The forkhead transcription factor FOXM1 coordinates expression of cell cycle-related genes and plays a pivotal role in tumorigenesis and cancer progression. We previously showed that FOXM1 acts downstream of 14-3-3¿ signaling, the elevation of which correlates with a more aggressive tumor phenotype. However, the role that FOXM1 might play in engendering resistance to endocrine treatments in estrogen receptor-positive (ER+) patients when tumor FOXM1 is high, has not been clearly defined.MethodsWe analyzed FOXM1 protein expression by immunohistochemistry (IHC) in 501 ER-positive breast cancers. We also mapped genome-wide FOXM1, extracellular-regulated kinase 2 (ERK2) and ER¿ binding events by chromatin immunoprecipitation followed by high-throughput sequencing (ChIP-seq), in hormone-sensitive and resistant breast cancer cells after tamoxifen treatment. These binding profiles were integrated with gene expression data from cells before and after FOXM1 knockdown to highlight specific FOXM1 transcriptional networks. We also modulated the levels of FOXM1 and newly discovered FOXM1-regulated genes and examined their impact on the cancer stem-like cell population, and on cell invasiveness and resistance to endocrine treatments.ResultsFOXM1 protein expression was high in 20% of the tumors, and this correlated with a significantly reduced survival in these patients (P¿=¿0.003, log rank Mantel-Cox). ChIP-seq analyses revealed that FOXM1 binding sites were enriched at the transcription start site of genes involved in cell cycle progression, maintenance of stem cell properties, and invasion and metastasis, which are all associated with a poor prognosis in ER¿-positive patients treated with tamoxifen. Integration of binding profiles with gene expression highlighted FOXM1 transcriptional networks controlling cell proliferation, stem cell properties, invasion and metastasis. Increased expression of FOXM1 was associated with an expansion of the cancer stem-like cell population and with increased cell invasiveness and resistance to endocrine treatments. Use of a selective FOXM1 inhibitor proved very effective in restoring endocrine therapy sensitivity and decreasing breast cancer aggressiveness.ConclusionsCollectively, our findings uncover novel roles for FOXM1 and FOXM1-regulated genes in promoting cancer stem-like cell properties and therapy resistance, and highlight the relevance of FOXM1 as a therapeutic target to be considered for reducing invasiveness and enhancing breast cancer response to endocrine treatments. PMID:25213081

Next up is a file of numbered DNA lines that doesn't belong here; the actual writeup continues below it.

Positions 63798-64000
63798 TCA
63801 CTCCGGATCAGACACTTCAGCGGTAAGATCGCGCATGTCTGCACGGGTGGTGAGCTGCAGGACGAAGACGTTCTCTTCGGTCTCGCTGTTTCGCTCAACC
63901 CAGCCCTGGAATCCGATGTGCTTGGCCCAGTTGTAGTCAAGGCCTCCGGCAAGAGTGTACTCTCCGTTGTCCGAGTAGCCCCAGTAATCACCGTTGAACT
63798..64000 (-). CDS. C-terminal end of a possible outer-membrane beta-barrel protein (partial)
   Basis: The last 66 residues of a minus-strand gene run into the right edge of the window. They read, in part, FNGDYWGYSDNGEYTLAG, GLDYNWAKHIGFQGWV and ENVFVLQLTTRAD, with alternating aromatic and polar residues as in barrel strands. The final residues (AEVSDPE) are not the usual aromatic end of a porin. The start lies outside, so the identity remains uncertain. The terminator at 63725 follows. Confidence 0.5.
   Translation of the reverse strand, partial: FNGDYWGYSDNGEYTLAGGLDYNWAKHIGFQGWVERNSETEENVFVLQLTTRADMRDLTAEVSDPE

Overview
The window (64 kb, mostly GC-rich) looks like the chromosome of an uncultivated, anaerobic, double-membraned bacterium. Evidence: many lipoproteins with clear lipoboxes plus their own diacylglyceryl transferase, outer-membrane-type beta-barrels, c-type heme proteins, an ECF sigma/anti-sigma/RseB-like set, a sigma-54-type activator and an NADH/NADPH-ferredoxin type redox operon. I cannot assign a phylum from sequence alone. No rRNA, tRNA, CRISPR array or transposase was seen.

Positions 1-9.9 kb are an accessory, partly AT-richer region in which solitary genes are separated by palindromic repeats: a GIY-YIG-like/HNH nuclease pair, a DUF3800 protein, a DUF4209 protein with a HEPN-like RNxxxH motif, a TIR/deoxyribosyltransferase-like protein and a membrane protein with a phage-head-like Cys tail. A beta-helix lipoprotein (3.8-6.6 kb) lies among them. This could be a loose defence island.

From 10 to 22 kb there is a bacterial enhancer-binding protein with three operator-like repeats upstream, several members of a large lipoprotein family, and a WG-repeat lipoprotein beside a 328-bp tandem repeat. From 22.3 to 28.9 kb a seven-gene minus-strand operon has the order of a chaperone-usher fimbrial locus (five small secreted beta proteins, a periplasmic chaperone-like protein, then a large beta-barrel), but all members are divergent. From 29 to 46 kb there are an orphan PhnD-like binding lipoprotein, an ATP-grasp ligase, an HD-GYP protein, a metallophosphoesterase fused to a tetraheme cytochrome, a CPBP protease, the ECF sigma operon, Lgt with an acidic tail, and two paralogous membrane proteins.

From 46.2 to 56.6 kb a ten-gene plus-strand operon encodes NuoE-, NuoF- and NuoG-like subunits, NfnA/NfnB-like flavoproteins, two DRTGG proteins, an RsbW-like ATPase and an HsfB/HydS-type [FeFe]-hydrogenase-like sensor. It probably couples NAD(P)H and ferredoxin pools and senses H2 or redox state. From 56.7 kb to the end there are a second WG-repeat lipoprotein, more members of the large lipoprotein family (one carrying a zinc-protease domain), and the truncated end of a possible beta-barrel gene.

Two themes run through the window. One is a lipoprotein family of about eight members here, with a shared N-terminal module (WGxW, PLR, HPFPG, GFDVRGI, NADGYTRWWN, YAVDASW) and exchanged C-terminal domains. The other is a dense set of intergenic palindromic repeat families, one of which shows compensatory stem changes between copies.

Dr. Madak-Erdogan is the Director of Women’s Health, Hormones and Nutrition lab. She received her B.S. degree in Molecular Biology and Genetics from Bilkent University in 2002. After completing her PhD and Postdoctoral studies on Mechanisms of Estrogen Receptor Action, she joined Department of Food Science and Human Nutrition at UIUC, in 2014. Her lab uses “Systems Biology” approaches to understand how nutrients and hormones impact Women’s health, in normal as well as diseased states like breast cancer, metabolic syndrome and cardiovascular disease.